Ritual: Sorcerer Angel

Developed and Published By: Hexage
Category: Arcade-Action
Release Date: 09.12.2019


Ritual: Sorcerer Angel is a top-down action-RPG that has you slaying out enemy mobs in mass. You will take control of a human that has been possessed by an angel assassin who is hellbent to destroy the god of the cultists who are out to destroy him. Hordes of enemies come pouring out from all sides of the screen, and all you can do is cast spells and slash your way through them until you have made it through to the next level. Will you be able to defeat the cultists and their minions and reach the targeted god?

The angel assassin was the target of this cult because he is the only one with the power and determination to face their powerful one. Thus, when he escaped and took refuge inside a human’s body it really threw a wrench into the plans of the cultists. Not giving up they decide to send hordes of acolytes and minions at you until you are defeated, but sadly for them you don’t have a title like angel assassin for nothing. The story doesn’t get much deeper than that beyond the cutscenes of dialogue between each level that has the cultists plotting or your character telling them off in Sunday cartoon fashion with quips that sound like they came from a TMNT episode. Weak storytelling is a bummer, but the rest of the game does a good job making up for it.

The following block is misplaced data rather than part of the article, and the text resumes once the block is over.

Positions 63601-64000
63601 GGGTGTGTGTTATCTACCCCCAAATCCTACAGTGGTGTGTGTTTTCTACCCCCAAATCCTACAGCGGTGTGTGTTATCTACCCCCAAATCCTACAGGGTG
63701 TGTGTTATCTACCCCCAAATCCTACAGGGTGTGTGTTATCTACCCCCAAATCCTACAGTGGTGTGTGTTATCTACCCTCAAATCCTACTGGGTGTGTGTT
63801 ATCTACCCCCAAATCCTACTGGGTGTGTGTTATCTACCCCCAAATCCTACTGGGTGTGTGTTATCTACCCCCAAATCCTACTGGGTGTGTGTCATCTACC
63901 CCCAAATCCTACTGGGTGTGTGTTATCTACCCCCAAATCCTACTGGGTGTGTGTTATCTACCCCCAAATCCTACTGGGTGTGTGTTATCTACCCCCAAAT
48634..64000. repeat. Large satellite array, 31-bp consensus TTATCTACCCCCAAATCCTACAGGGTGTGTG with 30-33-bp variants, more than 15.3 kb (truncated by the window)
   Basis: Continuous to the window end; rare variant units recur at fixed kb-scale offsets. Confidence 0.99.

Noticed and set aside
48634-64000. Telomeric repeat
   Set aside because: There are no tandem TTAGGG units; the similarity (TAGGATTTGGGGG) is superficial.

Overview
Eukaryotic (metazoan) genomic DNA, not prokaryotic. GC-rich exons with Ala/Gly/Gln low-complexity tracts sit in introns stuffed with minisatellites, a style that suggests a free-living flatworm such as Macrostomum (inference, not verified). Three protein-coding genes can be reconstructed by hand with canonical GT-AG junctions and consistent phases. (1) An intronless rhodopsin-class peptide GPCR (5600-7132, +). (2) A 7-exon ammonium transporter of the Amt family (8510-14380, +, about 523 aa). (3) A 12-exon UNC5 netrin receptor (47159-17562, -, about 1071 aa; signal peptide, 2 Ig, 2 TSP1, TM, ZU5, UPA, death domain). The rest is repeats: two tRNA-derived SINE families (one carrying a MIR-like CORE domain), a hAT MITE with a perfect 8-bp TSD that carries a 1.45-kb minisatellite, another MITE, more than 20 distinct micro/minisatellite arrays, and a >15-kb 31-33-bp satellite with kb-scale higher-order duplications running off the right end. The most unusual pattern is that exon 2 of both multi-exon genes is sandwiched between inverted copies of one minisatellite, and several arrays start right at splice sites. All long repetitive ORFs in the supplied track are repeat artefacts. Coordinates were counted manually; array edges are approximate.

From level to level you are tasked with defeating as many enemies as possible so that you can escape through a portal that allows you to get safely to the next level. The gameplay isn’t hard at all and doesn’t allow for a ton of hands-on action outside of directing where your character is headed. You auto attack when you get close to bad guys, and just need to get your character to keep bumping into them to trigger the sword slash. From there you can determine the speed of your character with the controller triggers between slowing down and speeding up. And then you have your spell casting which is really the only interesting part of the gameplay loop. These mechanics don’t allow for a ton of interaction, and I found myself bored sweeping through tons of enemies, but at least the spell system is pretty neat.

Spells in the game have a ton of customization. You can have two spells at a time besides passive effects that increase attack against certain units, give yourself extra lives, or many more options that work in the background while you auto hack ‘n’ slash. The two spells you actually use can be anything from a frost ray, to a fireball spell, to dropping chromatic orbs that deal random damage or effects to enemies as they bounce around. Obviously, some spells are more useful than others, but overall this is where you can get some of that much needed hands-on activity. However, there’s a catch, the directional spells auto aim for you at enemies and you have no control over it beyond trying to face towards the enemy you are trying to attack. Spamming spells like fireball have the shots go all over the screen in random directions towards any enemies in your vicinity. This isn’t the end of the world, but again takes more of the action out of your hands. It sucks that you get such a high level of customization over your loadout but then don’t get to actually choose your targets or use your own skill and accuracy. You just hit the “shoot” button…